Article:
Pioneering experimental video artist Lincoln Schatz discusses the evolution of his practice from sculpture to new media and the importance of allowing his practice to change to find a unique voice. He addresses working both inside and at the edges of the art world, the ability to monetize his work, and the importance of professionalizing your practice.
“In any genre, in any kind of conceptual or aesthetic inquiry, there’s a conversation that’s going on. And the first thing you’ve got to figure out is, what’s the conversation, and where do I fit into it? What are my ideas? What’s the history of ideas? You have to completely understand that, because if you don’t, you really have no intrinsic way of doing something new, of really adding something to that history, of adding something to that field.”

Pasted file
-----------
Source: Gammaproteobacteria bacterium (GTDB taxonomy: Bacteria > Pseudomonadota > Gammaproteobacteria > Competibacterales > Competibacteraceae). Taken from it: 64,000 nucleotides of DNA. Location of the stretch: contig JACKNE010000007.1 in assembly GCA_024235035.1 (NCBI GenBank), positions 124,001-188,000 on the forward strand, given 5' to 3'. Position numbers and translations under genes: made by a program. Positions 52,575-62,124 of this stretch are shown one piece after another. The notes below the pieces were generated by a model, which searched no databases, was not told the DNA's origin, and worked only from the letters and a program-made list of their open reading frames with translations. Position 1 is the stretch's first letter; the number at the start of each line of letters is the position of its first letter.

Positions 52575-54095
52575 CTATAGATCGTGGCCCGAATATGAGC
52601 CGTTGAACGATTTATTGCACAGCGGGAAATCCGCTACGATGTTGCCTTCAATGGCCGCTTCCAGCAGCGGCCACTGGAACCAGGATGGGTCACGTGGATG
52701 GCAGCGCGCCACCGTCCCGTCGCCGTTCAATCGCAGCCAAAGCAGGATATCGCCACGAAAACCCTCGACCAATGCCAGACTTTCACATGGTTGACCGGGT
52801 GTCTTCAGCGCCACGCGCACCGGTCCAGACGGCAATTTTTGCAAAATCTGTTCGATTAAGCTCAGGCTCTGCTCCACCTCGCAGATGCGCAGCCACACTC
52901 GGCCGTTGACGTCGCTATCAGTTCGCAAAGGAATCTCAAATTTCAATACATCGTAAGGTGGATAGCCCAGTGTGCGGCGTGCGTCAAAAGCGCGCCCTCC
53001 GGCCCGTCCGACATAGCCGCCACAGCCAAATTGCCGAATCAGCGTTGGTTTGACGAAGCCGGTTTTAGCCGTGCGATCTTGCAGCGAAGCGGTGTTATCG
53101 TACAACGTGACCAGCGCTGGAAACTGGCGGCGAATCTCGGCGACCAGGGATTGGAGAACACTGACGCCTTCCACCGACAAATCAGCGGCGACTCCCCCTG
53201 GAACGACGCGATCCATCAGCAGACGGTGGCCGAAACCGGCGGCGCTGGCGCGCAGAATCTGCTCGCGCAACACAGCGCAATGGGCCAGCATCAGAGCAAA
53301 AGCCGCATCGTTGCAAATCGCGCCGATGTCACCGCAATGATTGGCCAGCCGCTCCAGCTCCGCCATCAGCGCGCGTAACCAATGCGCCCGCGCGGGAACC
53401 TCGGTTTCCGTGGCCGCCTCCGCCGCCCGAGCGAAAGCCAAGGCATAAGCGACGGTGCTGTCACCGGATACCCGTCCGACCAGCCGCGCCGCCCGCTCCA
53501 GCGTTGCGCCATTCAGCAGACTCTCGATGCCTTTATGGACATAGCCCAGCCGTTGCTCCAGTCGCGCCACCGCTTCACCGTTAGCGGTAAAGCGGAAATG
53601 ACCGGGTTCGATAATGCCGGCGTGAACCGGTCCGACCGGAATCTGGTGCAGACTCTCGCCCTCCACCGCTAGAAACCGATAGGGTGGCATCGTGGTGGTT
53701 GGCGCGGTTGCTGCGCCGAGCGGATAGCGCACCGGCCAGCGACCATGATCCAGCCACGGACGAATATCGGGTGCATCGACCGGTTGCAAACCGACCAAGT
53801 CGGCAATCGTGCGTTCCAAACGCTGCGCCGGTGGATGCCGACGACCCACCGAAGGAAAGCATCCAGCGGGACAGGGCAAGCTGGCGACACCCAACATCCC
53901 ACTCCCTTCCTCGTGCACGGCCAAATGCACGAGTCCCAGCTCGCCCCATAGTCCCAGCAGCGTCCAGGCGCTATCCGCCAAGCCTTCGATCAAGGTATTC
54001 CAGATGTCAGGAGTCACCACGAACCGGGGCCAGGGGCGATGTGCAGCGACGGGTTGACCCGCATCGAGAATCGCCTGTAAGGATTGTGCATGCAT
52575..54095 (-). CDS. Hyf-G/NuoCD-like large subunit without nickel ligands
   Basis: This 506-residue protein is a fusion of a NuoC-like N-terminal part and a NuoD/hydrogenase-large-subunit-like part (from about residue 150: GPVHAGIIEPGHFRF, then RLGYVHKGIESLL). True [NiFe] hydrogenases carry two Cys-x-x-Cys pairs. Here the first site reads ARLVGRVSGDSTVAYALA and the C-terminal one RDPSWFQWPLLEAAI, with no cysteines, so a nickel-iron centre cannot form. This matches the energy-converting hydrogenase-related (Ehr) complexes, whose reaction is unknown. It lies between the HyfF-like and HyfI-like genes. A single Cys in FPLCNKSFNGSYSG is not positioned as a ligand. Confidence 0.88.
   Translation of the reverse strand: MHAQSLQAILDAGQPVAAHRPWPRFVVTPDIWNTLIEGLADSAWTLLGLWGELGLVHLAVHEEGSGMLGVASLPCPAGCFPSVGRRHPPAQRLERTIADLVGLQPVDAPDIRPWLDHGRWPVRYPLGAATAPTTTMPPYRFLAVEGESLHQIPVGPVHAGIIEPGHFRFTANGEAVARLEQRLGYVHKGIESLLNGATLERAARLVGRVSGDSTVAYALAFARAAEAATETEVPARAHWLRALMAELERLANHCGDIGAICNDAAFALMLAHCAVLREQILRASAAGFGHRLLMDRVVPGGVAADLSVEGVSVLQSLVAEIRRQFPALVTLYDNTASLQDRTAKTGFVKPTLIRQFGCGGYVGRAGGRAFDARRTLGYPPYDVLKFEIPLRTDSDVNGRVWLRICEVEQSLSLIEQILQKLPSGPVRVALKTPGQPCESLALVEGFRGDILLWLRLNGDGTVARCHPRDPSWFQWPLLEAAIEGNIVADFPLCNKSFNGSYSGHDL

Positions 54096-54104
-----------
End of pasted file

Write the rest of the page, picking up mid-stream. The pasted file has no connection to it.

Chicago native Lincoln Schatz works with non-linear narratives, multiple viewpoints, and random systems in software and video to create “generative video portraiture.” Among his best-known projects are the CUBE project (2008), commissioned by the Hearst Corporation to celebrate the 75th anniversary of Esquire magazine, and The Network (2012), a generative portrait of eighty-nine powerful figures in Washington, D.C., held in the collection of the National Portrait Gallery. Schatz has lectured nationally and exhibited internationally. He completed a B.A. from Bennington College in Vermont (1986) and received a CORE fellowship to the Glassell School of Art at the Museum of Fine Arts in Houston (1986–1987).